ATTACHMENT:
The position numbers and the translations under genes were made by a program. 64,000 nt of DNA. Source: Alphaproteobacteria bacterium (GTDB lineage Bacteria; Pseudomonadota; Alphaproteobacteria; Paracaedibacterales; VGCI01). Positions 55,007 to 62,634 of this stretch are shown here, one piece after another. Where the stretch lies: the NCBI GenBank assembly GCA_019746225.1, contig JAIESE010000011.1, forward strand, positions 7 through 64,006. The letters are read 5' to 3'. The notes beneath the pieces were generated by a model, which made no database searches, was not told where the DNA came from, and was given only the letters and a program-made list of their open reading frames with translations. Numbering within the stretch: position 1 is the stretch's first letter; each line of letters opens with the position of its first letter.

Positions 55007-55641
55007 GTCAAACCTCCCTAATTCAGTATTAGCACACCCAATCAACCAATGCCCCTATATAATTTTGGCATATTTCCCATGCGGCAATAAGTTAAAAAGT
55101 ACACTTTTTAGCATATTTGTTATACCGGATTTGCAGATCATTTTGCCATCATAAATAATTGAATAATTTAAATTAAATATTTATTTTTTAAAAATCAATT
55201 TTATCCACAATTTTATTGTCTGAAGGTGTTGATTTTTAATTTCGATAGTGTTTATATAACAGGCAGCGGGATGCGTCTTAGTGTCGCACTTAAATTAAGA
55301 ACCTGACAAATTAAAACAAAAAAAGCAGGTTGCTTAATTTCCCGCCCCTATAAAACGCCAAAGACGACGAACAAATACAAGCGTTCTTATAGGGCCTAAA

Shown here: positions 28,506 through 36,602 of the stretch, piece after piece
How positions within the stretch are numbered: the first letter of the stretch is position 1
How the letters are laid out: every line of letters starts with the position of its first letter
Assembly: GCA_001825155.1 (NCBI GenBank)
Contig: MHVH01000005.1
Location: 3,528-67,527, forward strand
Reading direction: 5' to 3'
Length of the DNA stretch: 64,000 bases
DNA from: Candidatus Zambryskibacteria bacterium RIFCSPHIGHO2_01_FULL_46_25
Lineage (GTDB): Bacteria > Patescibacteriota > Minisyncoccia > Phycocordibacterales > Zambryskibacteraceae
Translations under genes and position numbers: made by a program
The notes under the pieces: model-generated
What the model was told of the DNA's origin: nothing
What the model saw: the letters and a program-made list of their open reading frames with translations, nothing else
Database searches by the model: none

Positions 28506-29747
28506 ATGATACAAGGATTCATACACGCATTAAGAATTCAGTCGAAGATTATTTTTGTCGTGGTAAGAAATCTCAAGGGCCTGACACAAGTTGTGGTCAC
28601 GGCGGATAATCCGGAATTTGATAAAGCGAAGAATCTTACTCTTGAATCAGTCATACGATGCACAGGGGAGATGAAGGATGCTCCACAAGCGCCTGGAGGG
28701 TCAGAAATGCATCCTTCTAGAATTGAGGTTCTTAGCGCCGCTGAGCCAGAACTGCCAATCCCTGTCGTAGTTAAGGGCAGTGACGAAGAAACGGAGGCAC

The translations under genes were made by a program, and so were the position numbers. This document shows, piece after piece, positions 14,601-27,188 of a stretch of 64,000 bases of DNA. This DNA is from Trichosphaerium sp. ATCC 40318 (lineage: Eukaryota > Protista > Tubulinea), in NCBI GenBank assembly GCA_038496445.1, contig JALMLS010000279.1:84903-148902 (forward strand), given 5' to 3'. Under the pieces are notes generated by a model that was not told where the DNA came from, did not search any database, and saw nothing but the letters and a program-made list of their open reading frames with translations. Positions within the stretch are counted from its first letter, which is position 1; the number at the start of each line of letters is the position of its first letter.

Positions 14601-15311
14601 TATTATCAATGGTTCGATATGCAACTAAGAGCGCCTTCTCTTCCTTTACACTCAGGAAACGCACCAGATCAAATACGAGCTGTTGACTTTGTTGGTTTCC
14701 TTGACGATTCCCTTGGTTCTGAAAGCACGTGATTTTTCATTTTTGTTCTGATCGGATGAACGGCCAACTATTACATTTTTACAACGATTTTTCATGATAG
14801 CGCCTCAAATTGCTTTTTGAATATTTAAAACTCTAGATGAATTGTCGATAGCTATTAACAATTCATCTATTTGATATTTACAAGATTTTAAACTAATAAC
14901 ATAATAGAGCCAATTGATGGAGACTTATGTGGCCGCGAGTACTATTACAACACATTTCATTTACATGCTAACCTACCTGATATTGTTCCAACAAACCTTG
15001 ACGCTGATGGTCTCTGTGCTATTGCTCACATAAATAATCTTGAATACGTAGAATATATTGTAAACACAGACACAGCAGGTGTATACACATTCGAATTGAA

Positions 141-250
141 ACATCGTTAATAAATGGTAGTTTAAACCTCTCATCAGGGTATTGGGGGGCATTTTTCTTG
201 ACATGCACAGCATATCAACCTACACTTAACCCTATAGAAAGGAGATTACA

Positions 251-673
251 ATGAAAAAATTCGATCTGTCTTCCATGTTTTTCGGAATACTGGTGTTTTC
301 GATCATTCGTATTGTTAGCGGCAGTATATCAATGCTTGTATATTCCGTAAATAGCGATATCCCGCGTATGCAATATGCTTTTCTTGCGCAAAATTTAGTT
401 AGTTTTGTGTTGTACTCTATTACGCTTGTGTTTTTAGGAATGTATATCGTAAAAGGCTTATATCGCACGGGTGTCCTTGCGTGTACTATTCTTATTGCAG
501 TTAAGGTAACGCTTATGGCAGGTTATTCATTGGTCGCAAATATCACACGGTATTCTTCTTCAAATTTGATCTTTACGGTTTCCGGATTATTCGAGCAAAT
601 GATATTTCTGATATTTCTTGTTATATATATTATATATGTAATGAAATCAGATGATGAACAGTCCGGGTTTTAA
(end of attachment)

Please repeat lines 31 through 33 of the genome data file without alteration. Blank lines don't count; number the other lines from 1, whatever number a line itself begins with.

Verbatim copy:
14901 ATAATAGAGCCAATTGATGGAGACTTATGTGGCCGCGAGTACTATTACAACACATTTCATTTACATGCTAACCTACCTGATATTGTTCCAACAAACCTTG
15001 ACGCTGATGGTCTCTGTGCTATTGCTCACATAAATAATCTTGAATACGTAGAATATATTGTAAACACAGACACAGCAGGTGTATACACATTCGAATTGAA

Positions 141-250